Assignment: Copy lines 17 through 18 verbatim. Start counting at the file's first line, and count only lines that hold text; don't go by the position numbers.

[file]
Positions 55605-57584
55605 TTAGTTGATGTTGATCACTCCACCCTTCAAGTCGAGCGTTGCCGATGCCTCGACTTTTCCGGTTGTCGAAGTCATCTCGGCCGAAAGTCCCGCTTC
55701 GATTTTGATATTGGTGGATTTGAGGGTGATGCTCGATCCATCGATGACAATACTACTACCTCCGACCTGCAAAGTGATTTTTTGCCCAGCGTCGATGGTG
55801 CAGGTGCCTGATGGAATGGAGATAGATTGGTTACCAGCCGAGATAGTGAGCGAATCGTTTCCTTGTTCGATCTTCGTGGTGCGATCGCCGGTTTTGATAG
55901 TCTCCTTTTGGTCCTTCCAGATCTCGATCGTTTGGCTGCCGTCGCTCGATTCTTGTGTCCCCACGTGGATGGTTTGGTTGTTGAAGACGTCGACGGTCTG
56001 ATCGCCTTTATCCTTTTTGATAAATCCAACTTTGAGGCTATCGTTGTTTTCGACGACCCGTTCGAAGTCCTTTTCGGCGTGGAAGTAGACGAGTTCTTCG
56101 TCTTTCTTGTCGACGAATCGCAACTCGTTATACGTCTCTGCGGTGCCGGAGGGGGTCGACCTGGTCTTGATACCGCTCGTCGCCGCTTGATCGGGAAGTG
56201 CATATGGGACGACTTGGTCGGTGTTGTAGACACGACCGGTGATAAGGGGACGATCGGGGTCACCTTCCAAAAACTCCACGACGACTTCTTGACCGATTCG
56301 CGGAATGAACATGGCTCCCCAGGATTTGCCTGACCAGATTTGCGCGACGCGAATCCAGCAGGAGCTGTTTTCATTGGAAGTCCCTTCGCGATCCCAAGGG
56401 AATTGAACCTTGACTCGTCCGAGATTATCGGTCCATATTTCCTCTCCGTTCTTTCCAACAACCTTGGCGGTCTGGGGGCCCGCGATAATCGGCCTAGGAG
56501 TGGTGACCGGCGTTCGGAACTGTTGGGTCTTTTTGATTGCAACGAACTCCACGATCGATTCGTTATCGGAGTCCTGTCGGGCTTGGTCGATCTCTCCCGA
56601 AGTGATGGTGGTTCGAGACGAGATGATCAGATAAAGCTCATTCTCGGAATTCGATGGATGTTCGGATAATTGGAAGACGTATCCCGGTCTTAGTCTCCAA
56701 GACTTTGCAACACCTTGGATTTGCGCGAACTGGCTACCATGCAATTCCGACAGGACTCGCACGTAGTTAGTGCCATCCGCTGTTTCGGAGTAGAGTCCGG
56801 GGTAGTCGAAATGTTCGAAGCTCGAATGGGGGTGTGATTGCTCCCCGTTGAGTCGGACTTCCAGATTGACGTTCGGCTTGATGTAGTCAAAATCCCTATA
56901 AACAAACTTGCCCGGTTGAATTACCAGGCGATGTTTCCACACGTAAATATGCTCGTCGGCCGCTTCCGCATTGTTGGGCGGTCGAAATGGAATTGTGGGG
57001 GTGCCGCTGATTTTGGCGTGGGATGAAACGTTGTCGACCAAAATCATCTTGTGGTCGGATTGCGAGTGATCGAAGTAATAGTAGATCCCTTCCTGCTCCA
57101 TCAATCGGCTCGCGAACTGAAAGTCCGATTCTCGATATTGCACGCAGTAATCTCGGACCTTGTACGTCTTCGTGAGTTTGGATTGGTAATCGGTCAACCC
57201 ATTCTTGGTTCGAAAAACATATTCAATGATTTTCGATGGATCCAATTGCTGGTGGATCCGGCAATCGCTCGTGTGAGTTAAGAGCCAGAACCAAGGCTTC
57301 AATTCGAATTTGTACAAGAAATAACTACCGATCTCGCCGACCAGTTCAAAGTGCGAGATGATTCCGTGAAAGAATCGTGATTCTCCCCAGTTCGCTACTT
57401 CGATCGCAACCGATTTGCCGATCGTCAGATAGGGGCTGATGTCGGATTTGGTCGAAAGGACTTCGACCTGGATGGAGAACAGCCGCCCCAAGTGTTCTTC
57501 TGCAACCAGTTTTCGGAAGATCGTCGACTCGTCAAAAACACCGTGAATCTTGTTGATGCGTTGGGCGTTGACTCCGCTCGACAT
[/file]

57101 TCAATCGGCTCGCGAACTGAAAGTCCGATTCTCGATATTGCACGCAGTAATCTCGGACCTTGTACGTCTTCGTGAGTTTGGATTGGTAATCGGTCAACCC
57201 ATTCTTGGTTCGAAAAACATATTCAATGATTTTCGATGGATCCAATTGCTGGTGGATCCGGCAATCGCTCGTGTGAGTTAAGAGCCAGAACCAAGGCTTC